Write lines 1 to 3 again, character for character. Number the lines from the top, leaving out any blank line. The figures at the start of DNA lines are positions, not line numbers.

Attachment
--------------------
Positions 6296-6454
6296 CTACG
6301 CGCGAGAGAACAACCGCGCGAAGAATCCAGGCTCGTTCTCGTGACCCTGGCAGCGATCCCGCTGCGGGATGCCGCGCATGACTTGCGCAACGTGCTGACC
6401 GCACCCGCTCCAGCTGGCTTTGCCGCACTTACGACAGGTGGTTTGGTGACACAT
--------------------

Positions 6296-6454
6296 CTACG
6301 CGCGAGAGAACAACCGCGCGAAGAATCCAGGCTCGTTCTCGTGACCCTGGCAGCGATCCCGCTGCGGGATGCCGCGCATGACTTGCGCAACGTGCTGACC